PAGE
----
Transforming Care: The New Welfare State
By Ted Wachtel
Rob van Pagée, founder of Eigen Kracht Centrale—an agency that has organized more than eleven thousand FGCs in the Netherlands—has criticized his own “system thinking” as a young professional social worker.
In an article entitled Transforming Care: The New Welfare State he wrote:
“They were my families.
“They adapted to my way of working.
“They came to my office, at a time chosen by me.
“They learned my professional jargon.
“It was about my explanation of their problems.
“Our organization prescribed the solution.
“We generally used one, not particularly broad, range of solutions.
“I saw countless problems that were connected, such as poverty, poor housing, debt, medication use and unemployment, but I focused mainly on upbringing and development opportunities.
“I didn’t know the debt restructuring, housing association or job centre experts; these were in other offices.”
As Van Pagée came to recognize the shortcomings of the system, he embraced the New Zealand FGC and brought it to the Netherlands and other countries in Europe. He further explained how FGC is changing the attitude of the system toward families.
“We recognized that those families described in my first job as ‘people with problems’ are also the experts regarding the history and development of their issues. Their own stories, told in their environment, which developed within their own network and with people who count for them, also provide the source for a solution.”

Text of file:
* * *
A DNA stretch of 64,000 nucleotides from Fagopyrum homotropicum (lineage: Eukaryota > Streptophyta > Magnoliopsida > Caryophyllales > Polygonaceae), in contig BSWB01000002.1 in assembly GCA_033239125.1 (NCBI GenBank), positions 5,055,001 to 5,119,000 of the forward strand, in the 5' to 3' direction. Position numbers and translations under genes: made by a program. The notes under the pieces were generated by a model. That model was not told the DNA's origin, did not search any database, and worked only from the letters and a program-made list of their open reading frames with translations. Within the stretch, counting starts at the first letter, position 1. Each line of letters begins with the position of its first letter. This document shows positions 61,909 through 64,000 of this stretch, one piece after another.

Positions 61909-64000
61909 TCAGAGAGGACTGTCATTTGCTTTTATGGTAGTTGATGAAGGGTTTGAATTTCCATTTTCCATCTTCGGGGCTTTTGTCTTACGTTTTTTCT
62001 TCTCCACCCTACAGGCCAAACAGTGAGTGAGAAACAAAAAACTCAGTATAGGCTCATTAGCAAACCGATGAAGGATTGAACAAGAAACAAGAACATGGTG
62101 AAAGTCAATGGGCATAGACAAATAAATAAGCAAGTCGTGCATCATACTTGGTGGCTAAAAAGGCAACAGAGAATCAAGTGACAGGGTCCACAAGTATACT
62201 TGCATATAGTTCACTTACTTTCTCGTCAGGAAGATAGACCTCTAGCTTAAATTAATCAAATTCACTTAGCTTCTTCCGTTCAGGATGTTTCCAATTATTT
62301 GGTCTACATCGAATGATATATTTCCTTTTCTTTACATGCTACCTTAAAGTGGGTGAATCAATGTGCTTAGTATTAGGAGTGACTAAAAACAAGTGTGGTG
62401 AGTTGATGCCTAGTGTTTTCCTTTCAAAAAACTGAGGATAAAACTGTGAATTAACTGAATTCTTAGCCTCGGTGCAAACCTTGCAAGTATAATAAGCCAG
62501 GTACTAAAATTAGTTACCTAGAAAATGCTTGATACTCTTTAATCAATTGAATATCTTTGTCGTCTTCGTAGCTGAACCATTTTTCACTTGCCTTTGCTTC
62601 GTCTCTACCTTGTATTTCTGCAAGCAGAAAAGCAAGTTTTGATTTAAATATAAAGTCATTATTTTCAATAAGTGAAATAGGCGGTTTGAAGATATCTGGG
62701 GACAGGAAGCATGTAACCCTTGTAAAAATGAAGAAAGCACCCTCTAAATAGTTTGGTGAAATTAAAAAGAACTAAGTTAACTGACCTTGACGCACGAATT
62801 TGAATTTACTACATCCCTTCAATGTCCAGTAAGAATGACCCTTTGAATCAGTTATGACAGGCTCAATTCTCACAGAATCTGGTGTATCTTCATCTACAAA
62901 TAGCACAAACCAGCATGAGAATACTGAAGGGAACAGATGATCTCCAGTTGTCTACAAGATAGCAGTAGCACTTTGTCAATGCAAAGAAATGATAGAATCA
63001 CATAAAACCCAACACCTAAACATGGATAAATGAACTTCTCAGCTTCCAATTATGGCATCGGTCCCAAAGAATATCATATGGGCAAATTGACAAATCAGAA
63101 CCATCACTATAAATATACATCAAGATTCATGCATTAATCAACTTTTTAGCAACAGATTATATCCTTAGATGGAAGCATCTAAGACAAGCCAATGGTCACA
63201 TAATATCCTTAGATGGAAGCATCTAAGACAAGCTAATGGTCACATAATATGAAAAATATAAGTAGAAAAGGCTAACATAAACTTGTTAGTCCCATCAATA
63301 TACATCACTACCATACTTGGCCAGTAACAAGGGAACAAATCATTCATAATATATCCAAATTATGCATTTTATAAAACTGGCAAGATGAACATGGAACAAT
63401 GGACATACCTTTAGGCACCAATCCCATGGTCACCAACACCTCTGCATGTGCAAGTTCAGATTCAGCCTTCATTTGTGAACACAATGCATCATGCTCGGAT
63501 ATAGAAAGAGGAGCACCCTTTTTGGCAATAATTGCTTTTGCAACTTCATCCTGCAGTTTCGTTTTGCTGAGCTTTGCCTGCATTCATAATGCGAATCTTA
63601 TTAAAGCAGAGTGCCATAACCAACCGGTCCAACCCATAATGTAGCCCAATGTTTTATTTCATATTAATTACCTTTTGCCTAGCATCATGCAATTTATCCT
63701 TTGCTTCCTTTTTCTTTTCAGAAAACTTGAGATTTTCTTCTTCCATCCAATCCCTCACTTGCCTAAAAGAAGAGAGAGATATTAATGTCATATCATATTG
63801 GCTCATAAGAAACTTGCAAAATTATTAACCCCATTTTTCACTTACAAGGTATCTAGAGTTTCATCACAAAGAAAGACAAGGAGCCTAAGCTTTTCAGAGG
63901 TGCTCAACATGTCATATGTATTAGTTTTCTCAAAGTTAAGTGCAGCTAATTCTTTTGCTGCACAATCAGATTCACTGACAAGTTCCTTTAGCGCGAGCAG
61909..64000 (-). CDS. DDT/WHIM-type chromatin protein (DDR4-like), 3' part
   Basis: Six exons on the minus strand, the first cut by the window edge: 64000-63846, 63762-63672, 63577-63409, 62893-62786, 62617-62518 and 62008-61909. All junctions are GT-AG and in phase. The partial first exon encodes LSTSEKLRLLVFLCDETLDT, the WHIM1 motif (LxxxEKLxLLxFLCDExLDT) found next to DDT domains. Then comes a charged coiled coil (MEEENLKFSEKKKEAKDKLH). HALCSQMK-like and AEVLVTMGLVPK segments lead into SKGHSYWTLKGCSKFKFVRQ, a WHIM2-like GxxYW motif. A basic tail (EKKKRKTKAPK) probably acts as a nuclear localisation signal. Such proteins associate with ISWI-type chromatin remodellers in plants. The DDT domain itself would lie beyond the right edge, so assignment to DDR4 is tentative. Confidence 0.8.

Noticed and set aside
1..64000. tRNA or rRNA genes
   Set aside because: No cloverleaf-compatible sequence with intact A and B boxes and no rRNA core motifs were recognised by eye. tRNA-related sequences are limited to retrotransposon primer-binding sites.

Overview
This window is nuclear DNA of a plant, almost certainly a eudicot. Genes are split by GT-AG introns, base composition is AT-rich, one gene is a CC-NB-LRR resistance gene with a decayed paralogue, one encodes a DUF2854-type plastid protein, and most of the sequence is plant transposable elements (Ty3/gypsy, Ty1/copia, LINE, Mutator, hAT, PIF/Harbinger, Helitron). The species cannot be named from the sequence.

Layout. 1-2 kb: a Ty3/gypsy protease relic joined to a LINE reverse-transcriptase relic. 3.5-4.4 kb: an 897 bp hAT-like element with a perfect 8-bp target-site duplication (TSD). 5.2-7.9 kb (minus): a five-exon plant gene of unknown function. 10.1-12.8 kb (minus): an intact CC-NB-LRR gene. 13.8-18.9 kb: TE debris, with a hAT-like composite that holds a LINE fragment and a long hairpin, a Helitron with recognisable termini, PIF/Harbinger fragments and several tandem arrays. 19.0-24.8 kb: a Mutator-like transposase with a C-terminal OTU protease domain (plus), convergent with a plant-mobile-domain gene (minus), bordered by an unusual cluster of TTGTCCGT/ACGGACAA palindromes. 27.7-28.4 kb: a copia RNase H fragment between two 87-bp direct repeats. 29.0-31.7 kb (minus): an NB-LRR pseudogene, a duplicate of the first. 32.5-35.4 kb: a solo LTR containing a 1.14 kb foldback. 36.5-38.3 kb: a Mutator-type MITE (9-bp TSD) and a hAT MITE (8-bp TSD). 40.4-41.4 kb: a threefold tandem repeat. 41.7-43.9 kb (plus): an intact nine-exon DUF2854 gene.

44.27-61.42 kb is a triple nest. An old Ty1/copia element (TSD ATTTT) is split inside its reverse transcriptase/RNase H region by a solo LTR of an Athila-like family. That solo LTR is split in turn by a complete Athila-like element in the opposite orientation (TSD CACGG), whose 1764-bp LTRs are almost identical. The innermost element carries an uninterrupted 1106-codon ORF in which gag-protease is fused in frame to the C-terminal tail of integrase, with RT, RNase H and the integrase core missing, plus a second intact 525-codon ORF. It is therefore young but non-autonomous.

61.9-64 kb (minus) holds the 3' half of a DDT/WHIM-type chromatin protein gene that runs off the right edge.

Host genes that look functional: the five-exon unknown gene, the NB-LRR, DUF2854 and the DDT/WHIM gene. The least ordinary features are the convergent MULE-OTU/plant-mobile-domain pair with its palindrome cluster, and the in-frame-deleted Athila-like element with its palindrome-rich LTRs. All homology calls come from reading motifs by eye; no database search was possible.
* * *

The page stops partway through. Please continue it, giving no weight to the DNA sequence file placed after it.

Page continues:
Because Eigen Kracht Centrale’s conferences are high quality, the research results are compelling. A world leader in conferencing, the Dutch non-profit organization has developed a reliable and cost-effective approach: using non-professionals trained as coordinators.
Hundreds of volunteer coordinators accommodate the wide diversity of foreign languages and cultures among immigrants in the Netherlands, something that government itself would struggle to afford.
“Research shows that Eigen Kracht conferences are effective, even in complex situations where youth care is involved, in cases of domestic violence, as well as where so-called multi-problem families are concerned…
“Most plans are executed, the problems are solved and escalation is prevented.”
Eigen Kracht conferences are also cost-effective. This is because families tend to use their own resources. Instead of requesting residential care, as professionals often do, the families arrange for help at home or for foster care instead of residential youth care. When there is not an FGC, typically those cases cost about twice as much as those for which there was an FGC (Eigen Kracht Centrale, 2004-2009, 2).
Still, social work professionals often resist the idea that families can make their own decisions, finding all kinds of reasons why a conference “wouldn’t work” and why professional decision-making would be better.